"Having it all" is impossible: What women really need is balance, fairness and respect

Two recent essays on feminism and finances show why we need to reimagine the conversation around home and work

Published September 1, 2016 5:16PM (EDT)

  (<a href='http://www.shutterstock.com/gallery-1563968p1.html'>Adisorn Saovadee</a> via <a href='http://www.shutterstock.com/'>Shutterstock</a>)
(Adisorn Saovadee via Shutterstock)

Our culture is coming to a crossroads over the issue of work/life balance, but this time, it's not about the mythical ideal of women "having it all" but instead, about how we grapple with the fact that it's impossible for anyone, male or female, to have it "all." Why? Because we all get only 24 hours a day, and at a certain point, we have to choose between work, family, socializing, resting and whatever other ways we choose to spend our time. When couples have differing value systems when it comes to either time or money, it highlights some of the cracks in the myth that there's any one perfect way to structure our relationships. While I do believe in the general goal of everyone contributing equally, what we're seeing now is that in practice, this concept often gets very, very messy.

Recently published at xoJane (a site I’ve contributed to), notorious for its clickbait headlines, is an essay by Carisa Peterson titled “Feminism Has Enabled My Husband to Be Lazy and Selfish.” In it, Peterson details her grievances over the fact that while she busts her ass to work hard to support her family, her husband, in her opinion, is far from doing his fair share.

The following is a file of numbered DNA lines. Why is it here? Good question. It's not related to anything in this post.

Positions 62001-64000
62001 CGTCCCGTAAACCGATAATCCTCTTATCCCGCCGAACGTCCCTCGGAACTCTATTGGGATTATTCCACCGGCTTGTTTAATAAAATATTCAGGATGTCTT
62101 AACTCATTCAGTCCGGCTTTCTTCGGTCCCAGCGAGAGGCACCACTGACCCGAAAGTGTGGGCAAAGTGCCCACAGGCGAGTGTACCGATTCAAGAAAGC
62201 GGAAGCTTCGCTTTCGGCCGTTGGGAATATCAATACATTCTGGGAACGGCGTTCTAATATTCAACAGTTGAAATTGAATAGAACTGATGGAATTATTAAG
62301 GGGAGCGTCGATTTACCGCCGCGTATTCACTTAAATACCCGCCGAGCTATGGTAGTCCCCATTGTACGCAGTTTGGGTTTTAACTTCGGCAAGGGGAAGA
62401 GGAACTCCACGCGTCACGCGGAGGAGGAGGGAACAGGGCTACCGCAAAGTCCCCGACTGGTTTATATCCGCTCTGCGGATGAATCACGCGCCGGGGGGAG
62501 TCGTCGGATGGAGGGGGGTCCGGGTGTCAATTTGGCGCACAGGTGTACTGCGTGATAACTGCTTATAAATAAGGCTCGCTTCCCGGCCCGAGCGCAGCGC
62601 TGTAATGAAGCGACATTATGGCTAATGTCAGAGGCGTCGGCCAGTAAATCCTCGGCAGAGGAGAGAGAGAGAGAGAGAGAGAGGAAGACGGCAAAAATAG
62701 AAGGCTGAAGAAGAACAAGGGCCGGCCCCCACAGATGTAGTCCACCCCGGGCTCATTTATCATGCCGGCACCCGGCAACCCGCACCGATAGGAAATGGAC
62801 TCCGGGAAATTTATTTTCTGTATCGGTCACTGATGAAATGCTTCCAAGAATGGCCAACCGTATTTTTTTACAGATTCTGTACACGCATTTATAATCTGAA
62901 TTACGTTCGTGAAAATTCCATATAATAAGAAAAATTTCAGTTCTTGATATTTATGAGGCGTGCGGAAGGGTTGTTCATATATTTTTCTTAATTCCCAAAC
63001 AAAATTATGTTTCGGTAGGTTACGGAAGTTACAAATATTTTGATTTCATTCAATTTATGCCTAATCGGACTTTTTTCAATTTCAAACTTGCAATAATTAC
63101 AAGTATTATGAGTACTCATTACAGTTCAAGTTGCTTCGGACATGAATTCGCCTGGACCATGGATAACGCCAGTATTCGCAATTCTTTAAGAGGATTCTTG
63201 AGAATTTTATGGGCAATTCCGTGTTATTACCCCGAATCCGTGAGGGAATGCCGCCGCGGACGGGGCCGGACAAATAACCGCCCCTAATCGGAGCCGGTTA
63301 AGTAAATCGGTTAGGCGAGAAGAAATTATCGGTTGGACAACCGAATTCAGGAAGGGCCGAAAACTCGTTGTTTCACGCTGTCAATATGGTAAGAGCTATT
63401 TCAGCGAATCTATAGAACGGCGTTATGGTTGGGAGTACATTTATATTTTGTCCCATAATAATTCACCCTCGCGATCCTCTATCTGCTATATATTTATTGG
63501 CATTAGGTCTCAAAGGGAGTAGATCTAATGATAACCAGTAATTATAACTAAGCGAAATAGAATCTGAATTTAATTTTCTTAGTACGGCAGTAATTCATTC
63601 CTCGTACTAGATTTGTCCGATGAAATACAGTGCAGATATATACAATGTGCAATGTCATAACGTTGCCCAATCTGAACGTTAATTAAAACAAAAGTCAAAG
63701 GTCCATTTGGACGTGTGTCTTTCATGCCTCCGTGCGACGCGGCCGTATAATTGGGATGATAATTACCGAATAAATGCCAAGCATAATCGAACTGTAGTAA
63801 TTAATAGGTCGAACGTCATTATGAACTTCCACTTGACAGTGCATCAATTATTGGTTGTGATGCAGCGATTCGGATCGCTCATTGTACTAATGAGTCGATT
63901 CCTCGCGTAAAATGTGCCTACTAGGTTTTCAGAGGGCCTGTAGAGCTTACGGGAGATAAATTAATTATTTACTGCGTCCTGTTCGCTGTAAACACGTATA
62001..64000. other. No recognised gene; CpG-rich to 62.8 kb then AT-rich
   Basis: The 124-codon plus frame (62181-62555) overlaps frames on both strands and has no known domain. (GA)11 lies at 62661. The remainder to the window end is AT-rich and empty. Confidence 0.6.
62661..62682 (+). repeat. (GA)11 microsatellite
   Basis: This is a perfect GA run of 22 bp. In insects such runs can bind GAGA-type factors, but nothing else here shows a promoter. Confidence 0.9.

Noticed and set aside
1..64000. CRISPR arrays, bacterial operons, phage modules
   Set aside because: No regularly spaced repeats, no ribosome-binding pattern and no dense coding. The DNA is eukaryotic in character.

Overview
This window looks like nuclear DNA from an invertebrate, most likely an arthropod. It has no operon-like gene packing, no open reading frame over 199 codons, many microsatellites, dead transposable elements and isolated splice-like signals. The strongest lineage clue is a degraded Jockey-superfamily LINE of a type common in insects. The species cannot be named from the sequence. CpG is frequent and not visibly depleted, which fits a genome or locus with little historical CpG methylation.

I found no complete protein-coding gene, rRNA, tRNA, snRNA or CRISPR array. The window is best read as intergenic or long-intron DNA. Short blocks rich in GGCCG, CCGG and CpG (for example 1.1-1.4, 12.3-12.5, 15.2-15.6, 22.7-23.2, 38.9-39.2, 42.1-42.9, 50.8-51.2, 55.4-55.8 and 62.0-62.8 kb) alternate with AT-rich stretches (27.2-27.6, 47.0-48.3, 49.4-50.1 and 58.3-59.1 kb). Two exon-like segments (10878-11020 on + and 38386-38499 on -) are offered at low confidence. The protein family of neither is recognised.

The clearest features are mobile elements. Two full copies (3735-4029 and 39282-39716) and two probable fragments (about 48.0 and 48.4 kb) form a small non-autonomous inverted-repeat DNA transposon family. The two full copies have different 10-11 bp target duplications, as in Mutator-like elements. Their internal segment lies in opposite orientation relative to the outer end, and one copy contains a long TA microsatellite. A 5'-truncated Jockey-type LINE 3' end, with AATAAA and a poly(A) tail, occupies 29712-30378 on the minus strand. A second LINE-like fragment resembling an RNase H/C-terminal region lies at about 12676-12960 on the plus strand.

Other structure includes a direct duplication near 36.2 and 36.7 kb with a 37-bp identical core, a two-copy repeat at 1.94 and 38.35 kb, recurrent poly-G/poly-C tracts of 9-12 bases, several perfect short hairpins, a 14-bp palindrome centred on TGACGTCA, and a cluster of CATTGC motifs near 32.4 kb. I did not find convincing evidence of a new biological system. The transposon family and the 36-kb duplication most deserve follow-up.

“He snowboards, he races cars, he skateboards. I work, and then I work on doing more work by writing, and then I work on opening my own work, having gotten as far as I can with limited income and limited time to investigate a few select entrepreneurial storefront business ideas all as a means of buying myself more time to be with and take care of my husband and children, which is all I ever really wanted to do in the first place. (Shhh — don't tell feminism). In other words, I do what I must to try to ensure my family's survival and my children's eventual success as responsible human beings.”

Peterson goes on to write, “I don't have a choice, any more than the women who felt like they were chained to their KitchenAids did, but they got to build an entire movement around it. I guess I just never thought that feminism, in allowing me to freely work to help support my family, would enable my partner to opt out of doing the same — and at the expense of my own interests and hopes for our family.”